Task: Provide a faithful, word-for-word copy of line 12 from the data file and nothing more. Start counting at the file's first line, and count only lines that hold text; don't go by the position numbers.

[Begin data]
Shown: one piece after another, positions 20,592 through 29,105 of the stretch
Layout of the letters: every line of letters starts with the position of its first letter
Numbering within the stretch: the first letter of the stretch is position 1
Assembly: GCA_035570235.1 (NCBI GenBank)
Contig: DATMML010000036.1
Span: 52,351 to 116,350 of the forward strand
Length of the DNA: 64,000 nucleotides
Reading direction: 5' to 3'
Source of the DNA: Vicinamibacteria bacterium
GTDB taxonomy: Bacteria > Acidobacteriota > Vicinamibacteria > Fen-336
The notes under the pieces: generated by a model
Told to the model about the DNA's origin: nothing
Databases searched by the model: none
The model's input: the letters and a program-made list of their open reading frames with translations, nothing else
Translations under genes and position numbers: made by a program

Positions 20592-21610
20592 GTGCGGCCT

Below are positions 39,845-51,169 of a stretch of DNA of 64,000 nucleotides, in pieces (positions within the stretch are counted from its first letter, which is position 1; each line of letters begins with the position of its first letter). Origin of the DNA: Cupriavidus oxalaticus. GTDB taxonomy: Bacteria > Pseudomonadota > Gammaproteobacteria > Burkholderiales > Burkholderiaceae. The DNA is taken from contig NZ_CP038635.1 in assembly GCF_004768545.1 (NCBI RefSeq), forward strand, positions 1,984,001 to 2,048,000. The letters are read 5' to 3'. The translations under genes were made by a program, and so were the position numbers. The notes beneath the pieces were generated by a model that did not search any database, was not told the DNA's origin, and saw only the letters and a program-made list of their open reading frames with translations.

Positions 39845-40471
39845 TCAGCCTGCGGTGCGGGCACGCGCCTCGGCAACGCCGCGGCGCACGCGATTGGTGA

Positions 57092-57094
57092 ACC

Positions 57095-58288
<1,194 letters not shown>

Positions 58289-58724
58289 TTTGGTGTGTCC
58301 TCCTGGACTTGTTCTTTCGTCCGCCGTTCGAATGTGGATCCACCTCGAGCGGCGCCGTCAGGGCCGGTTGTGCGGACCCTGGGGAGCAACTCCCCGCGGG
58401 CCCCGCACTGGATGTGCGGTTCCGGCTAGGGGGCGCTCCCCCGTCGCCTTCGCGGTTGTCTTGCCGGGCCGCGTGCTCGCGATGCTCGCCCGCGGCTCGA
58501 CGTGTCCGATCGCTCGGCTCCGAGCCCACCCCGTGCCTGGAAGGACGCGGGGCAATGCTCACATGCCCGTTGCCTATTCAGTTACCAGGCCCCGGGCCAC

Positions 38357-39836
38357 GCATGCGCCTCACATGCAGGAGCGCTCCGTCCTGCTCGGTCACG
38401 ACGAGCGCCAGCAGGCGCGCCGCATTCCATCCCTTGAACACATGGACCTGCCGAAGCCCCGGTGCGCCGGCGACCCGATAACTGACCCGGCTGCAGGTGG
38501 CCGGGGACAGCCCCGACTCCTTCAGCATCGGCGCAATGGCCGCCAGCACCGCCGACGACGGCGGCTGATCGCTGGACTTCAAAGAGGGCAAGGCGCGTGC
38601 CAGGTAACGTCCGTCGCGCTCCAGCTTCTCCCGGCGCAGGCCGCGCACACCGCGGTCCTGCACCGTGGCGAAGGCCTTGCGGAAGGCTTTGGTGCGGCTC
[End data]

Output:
Told to the model about the DNA's origin: nothing